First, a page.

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Population (approx.): 1.989 million (2012)
Area: 2,474 sq miles
Area Rank: 20
Tochigi Prefecture is located in the Kanto region and is known for its several UNESCO recognized World Heritage Sites in the city of Nikko. Its most famous tourist spot is Toshogu, an extravagantly decorated shrine and the final resting place of shogunate Tokugawa Ieyasu. The shrine is especially unique for its incorporation of both Shintoism and Buddhism. Lake Chuzenji, above Nikko, is also a well visited lake known for its beautiful autumn colors. Lake Chuzenji was formed by a natural dam and is known for its depth of 530 ft. Even besides Lake Chuzenji, Tochigi Prefecture has many places of nature. In fact, as of April 2012, 21% of Tochigi's land was designated as a natural park.
Known for an extraordinary depth, the deepest point measuring 161.5m
One of the largest waterfalls in Japan, measuring about 96.3m in height
See no Evil, Speak no Evil, Hear no Evil
Popular tour city in Tochigi famous for its temple, hot spring and more
A pair of winding roads, especially beautiful in the autumn
A history theme park depicting life during the Edo Period in Tochigi Prefecture
Dragon Head Waterfall best known for the beautiful autumn leaves and scenery
Architectural Museum of Miniature Famous Buildings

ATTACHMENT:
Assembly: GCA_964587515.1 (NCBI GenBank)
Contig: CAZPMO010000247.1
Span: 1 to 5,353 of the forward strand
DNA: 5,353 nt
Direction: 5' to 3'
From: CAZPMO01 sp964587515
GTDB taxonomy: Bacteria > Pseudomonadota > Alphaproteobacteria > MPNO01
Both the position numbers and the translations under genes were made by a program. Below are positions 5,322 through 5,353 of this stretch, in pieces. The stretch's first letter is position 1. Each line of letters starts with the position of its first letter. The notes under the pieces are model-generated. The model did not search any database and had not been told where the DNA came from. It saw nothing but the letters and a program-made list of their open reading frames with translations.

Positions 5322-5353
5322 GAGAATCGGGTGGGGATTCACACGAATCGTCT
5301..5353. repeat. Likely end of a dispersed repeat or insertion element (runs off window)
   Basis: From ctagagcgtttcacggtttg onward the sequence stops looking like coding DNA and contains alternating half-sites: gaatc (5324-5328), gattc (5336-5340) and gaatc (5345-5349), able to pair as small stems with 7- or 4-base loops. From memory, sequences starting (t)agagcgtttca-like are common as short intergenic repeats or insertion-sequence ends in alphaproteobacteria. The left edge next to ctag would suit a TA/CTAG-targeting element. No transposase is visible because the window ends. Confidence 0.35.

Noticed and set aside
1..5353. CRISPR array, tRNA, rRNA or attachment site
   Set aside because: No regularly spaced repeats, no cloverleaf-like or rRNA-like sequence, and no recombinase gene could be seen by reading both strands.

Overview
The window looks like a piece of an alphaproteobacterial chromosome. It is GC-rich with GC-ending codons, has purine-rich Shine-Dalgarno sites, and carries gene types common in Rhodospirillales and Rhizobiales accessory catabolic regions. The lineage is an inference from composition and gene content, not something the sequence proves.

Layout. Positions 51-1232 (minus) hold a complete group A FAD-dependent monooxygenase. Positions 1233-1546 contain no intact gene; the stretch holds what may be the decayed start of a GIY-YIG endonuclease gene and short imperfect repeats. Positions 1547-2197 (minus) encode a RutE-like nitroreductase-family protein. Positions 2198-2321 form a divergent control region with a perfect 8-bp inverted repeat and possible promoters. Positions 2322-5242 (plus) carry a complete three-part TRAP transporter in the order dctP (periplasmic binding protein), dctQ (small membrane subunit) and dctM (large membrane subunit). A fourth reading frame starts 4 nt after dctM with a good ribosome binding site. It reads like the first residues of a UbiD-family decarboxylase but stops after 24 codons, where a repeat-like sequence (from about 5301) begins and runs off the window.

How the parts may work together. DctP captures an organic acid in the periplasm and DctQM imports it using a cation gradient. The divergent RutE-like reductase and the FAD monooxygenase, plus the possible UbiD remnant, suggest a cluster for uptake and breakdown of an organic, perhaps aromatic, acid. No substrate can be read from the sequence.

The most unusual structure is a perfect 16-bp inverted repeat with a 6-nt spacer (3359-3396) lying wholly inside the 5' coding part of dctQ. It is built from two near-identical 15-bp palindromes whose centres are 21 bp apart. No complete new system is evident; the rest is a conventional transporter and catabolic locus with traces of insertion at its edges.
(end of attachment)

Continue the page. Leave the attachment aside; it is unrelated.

Tochigi is known for its gyoza, or pot stickers. Typical gyoza dumplings are filled with minced meat and vegetables such as cabbage, garlic, nira, and green onion. Gyoza can be enjoyed pan fried, boiled, or deep dried but in Tochigi it is most commonly eaten pan fried. Although gyoza is often served in ramen shops and izakaya in most of Japan, the city of Utsunomiya in Tochigi is especially known for its gyoza and has over 200 restaurants that specialize in gyoza.
Tochigi is also a major producer of kanpyo, producing over 80% of Japan's kanpyo. Kanpyo is dried calabash, a type of gourd often served in sushi rolls. The dried calabash is peeled and shaved into a long strip which is then dried. The dried kanpyo is re-hydrated in water for several hours, boiled, and flavored in dashi, soy sauce, mirin, and sugar to give it a slightly sweet taste.
Mashiko-yaki is a form of pottery that evolved in the 19th century and developed in Mashiko, Tochigi. Today the town of Mashiko is known as the center of pottery, featuring approximately 400 potters, kilns, and various collections of Mashiko-yaki. Mashiko-yaki is known for its rustic style with just a brown or red glaze. At Mashiko-yaki Kamomoto Kyohan Center in Mashiko, Tochigi, you can even try your hand at Mashiko-yaki pottery making. The town of Mashiko also holds a tōki-ichi or pottery markets in April and November at which mashiko-yaki are sold at discounted prices and offer pottery-making workshops throughout town.
Hyakumono-Zoroe Sennin Gyoretsu is a festival held at Nikko Toshogu Shrine in the spring featuring 1,000 men dressed as samurai. The event reproduces when Tokugawa Ieyasu, the first Edo Shogunate's grave was transferred from Shizuoka to Nikko following his wishes. Men fully dressed in samurai attire and horses carrying Shinto priests recreate the significant procession. Hyakumono-Zoroe Sennin Gyoretsu is actually a two day event but the first day only consists of a ceremony attended by family members of the Tokugawa family and the main procession is held on the second day. The procession is held again in October but on a smaller scale than the spring procession.
Known for its beautiful fuji or wisteria flowers and multiple colors' wisteria flowers